On August 1, the Public Accounts Committee (PAC) asked the National Accountability Bureau (NAB) to start criminal proceedings against three former generals for their involvement in a land lease deal that led to losses worth billions for the Pakistan Railways. This is an unprecedented, yet, a very welcome move. In the past, corruption by military men largely went unnoticed as the PML-N’s Khawaja Asif rightly pointed out: That the media was always quick to deal with politicians whereas uniformed personnel were often dealt with in a much different manner.
Due to the military’s power, it often seems that its personnel are not held accountable for their actions in the way politicians are. No military dictator has been taken to task for holding the Constitution in abeyance after overthrowing civilian governments. In the aftermath of the Osama bin Laden raid and the attack on the Mehran airbase in Karachi, no military personnel have been held responsible so far, either for incompetence or complicity (barring a few suspensions in the case of the latter). But we saw that a serving ambassador — a civilian — had to resign following the uproar caused by the memo affair. The Supreme Court has held the Frontier Corps responsible for the missing persons in Balochistan but there seems to be no way to monitor its activities.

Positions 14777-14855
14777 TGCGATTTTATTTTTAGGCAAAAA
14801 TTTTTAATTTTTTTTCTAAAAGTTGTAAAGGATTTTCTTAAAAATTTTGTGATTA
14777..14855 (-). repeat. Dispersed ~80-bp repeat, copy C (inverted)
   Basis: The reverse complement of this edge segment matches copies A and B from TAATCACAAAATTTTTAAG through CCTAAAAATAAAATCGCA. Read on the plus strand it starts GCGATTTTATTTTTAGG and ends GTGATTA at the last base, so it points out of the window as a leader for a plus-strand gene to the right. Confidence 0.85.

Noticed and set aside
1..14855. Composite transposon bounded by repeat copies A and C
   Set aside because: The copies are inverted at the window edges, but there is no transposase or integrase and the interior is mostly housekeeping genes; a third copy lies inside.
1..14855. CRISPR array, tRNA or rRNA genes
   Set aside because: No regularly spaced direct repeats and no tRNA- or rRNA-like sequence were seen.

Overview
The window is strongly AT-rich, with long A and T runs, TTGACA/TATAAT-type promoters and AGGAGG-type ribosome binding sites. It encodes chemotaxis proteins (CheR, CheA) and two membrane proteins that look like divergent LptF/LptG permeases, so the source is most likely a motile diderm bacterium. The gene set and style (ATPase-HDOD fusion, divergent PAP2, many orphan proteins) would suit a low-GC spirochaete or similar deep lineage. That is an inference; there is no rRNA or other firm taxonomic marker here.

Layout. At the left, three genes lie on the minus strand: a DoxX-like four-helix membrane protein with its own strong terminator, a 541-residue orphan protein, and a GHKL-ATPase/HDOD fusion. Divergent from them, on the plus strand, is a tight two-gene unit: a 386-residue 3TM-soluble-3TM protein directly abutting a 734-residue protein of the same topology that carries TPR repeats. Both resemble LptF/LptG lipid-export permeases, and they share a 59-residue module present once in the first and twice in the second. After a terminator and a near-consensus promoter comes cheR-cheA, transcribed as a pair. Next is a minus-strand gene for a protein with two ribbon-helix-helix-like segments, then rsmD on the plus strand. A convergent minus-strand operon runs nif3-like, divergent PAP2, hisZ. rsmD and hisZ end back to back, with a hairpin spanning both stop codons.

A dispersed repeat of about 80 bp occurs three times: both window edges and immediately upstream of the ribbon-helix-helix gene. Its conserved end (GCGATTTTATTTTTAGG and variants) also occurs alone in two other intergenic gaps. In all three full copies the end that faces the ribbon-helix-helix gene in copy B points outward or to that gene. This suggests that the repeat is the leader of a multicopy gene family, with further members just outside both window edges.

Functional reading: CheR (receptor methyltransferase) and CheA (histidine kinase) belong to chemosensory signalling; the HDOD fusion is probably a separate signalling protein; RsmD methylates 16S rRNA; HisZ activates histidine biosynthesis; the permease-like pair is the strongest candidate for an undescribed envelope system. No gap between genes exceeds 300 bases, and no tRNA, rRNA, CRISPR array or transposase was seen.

Pakistan has faced difficult times, globally, in terms of international isolation, due to what many perceive as the military establishment’s stance on the war on terror. However, there seems to be little analysis of the role that uniformed personnel have played in various matters of import over the years. What we usually see is a witch-hunt against democratically elected governments but the real powerbrokers are not questioned about their policies. It is now time to hold all entities accountable for their excesses. Thus, the PAC’s move to take action against the retired generals is something to be lauded. No one should be above the law.
Published in The Express Tribune, August 3rd, 2012.